R We now witness the painful collision of pride versus protocol.
Which will prove strongest: Kam Chancellor’s willingness to surrender a quarter-million dollars every week to maintain a stubborn stance, or the Seahawks’ readiness to take the field without their inspirational enforcer to preserve their approach on early contract restructuring?
Short of a quick resolution, I say it plays out like this: The Seahawks still will have a contending team without Chancellor, while Chancellor will lose a ton of money as he sits and watches his buddies challenge for another title.
Monday was the Seahawks’ first practice of the regular season, and Chancellor was AWOL. His teammates voted for team captains, and Chancellor’s spot on the defense was filled by Bobby Wagner.
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The Chancellor impasse could end at any moment, but the antagonists seem entrenched. And in what has become a lose-lose situation, Chancellor stands to be the biggest loser.
Never thought it would come to this, did you? Since the start of training camp, Chancellor’s holdout seemed like a threatening storm front you hoped would blow over.
So little of this made sense at the start. It seemed that Chancellor was too important to not find a way to mollify. And Chancellor was too invested in his teammates to ever watch them go play without him.
That’s now proven to be an overidealized scenario, perhaps a function of us sniffing Pete Carroll’s pixie dust for so long that we came to believe that all rainbows are permanent. Excusable, perhaps, given their success.
But picture the pressure on Chancellor now, watching a quarter-million lost each week. Wealthy or not, that’s a bite to the bank account.
It seemed to defy Chancellor’s persona. We’ve seen him play the game with such heart that it seemed almost valorous.
At some moments, he is the stoic and unyielding protagonist in the old cowboy movies. Meanwhile, his teammates consider him The Godfather, powerful and omniscient, capable of settling disputes and making things right.
No debate, he’s a rare talent; so fast and powerful that he changes the way teams approach games against the Seahawks. As soon as a play is called in the huddle, opposing receivers start thinking about whether their designated routes will take them near No. 31.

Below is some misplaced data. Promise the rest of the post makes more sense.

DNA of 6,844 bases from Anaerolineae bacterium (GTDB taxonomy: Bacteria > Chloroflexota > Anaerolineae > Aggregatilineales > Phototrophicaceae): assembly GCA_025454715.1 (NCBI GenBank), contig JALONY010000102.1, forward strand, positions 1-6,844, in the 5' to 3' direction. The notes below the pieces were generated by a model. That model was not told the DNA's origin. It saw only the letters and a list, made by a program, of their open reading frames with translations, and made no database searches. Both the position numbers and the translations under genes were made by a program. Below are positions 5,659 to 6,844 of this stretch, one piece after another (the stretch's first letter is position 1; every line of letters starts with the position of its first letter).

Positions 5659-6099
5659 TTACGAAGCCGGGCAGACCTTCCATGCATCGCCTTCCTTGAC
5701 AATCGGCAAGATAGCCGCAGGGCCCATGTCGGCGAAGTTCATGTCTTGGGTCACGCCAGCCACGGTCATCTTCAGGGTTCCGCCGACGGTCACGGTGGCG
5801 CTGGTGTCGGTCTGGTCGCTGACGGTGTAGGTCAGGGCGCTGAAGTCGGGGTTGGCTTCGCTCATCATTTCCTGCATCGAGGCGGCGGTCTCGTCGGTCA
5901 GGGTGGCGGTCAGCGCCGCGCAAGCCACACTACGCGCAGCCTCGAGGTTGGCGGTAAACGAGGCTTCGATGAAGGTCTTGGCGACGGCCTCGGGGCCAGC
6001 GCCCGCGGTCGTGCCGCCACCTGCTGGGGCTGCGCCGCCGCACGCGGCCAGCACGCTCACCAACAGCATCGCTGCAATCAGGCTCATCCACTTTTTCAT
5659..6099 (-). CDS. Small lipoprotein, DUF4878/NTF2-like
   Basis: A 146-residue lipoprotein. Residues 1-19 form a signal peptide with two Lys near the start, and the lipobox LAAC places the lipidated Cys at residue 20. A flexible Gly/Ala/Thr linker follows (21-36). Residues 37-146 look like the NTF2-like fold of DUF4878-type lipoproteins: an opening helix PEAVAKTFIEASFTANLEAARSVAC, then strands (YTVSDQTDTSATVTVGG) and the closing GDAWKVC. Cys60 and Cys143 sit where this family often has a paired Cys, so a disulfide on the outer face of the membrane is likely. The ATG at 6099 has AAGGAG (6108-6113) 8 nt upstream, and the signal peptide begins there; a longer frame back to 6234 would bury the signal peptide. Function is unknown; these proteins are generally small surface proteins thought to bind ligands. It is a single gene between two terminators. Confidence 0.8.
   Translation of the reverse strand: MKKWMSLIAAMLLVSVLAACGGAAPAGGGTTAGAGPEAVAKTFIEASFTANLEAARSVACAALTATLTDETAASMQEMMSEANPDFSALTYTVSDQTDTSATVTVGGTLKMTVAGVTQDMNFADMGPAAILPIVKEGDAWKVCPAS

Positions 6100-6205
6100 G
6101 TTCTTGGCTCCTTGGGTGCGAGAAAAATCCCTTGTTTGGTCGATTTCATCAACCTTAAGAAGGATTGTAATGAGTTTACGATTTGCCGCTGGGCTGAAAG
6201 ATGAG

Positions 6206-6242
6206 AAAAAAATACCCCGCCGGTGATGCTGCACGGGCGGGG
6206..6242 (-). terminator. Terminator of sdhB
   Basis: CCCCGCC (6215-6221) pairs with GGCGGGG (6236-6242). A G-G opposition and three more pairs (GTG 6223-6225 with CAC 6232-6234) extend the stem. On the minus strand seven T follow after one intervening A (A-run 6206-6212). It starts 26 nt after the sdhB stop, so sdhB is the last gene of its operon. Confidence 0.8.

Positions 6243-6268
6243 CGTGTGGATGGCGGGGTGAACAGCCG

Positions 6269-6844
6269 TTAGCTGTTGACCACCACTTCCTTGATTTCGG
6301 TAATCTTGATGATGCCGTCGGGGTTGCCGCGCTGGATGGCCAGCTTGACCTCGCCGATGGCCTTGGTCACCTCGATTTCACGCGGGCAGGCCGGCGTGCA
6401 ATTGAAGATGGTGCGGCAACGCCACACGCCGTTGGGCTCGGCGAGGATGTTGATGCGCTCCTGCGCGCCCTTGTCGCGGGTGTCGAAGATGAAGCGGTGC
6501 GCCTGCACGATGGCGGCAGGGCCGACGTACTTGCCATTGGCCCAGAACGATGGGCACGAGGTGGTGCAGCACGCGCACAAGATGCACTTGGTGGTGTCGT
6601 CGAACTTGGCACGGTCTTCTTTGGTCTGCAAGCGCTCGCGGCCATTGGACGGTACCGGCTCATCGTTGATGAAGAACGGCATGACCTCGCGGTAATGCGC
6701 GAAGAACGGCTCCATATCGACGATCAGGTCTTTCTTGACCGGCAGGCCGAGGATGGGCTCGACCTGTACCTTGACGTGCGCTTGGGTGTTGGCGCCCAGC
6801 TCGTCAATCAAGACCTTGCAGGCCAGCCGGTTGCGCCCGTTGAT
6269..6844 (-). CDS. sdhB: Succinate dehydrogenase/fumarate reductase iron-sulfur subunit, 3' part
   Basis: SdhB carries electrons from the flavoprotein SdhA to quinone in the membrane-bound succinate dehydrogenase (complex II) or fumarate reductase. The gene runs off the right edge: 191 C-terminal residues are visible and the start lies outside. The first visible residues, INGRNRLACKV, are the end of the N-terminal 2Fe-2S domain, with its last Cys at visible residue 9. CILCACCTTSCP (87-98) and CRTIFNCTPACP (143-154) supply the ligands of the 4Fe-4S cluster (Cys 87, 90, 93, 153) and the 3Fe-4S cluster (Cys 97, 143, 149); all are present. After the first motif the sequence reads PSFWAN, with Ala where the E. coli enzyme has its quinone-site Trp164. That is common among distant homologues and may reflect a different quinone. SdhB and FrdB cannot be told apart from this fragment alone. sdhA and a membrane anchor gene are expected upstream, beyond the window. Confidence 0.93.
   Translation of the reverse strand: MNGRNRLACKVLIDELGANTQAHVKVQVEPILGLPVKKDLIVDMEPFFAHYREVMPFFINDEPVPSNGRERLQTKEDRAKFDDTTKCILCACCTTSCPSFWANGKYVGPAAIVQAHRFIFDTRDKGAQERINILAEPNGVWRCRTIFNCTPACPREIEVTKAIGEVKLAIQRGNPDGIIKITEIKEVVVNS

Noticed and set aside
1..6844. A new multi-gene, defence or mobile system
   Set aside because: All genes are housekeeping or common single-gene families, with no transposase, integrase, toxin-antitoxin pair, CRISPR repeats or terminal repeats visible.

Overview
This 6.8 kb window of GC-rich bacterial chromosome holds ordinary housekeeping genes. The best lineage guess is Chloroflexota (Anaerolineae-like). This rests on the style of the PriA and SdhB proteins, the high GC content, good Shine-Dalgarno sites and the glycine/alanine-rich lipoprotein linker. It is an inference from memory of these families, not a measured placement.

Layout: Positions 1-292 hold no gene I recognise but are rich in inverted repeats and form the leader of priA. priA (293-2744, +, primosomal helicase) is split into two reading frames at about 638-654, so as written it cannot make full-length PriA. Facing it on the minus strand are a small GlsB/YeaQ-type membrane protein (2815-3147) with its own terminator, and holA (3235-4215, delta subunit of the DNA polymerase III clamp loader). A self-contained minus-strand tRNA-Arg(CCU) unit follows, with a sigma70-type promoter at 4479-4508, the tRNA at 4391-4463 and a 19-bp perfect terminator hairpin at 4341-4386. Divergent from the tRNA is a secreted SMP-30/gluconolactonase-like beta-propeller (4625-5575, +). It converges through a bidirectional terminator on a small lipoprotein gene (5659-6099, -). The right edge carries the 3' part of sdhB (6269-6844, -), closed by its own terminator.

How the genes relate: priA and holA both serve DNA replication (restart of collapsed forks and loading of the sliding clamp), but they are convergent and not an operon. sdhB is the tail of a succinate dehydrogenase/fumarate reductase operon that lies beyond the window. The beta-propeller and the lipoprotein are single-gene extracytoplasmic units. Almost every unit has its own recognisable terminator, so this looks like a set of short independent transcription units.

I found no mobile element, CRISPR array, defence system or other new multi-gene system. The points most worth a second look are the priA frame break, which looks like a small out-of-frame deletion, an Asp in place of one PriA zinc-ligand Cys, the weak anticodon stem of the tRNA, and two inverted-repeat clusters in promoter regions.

How is all that reconciled, now, with the image of a man who won’t show up to do the work for which he’s contracted?
For one, the deck is stacked against Chancellor. Strong safety is not a premium salary position, and he’s in just the second year of a four-year deal.
And the Seahawks front office and staff, who know full well the value of Chancellor’s play and leadership, redo that contract only at the peril of unleashing fiscal anarchy on a team loaded with elite players.
The practical effects? Former Seahawks fullback Heath Evans, now on the NFL Network, said Seattle may drop to the third-best team in the NFC West without Chancellor.
I’d doubt that — even while firmly believing Chancellor is the best at his position and a uniquely dominant force. There’s too much talent on this roster.
If a healthy Earl Thomas plays free safety, his speed and sure tackling cover a multitude of potential breakdowns across the defense. A more threatening pass rush also might mitigate the effects of Chancellor’s absence.
His leadership? Maybe he’s the best, but this team has a lot of leaders.
His capacity to establish the tone of toughness? He’s incomparable, but there’s a lot of tough Seahawks.
Standing your ground for a just cause is laudable. Chancellor-esque, in fact.
But this is a poorly timed, ill-conceived holdout, perhaps the one time in his career when Chancellor has surrendered leverage and is playing from a position of weakness.
Chancellor deserves as much as he can get, but it’s not going to change. It’s foolish to stick with a futile plan out of pride, or fear of admitting a mistake.
Sad. He is one of those increasingly rare players who — through their play and their attitude — bring honor to the game. The Seahawks and the league are lesser in his absence.
But it’s a cost that he shoulders on his own.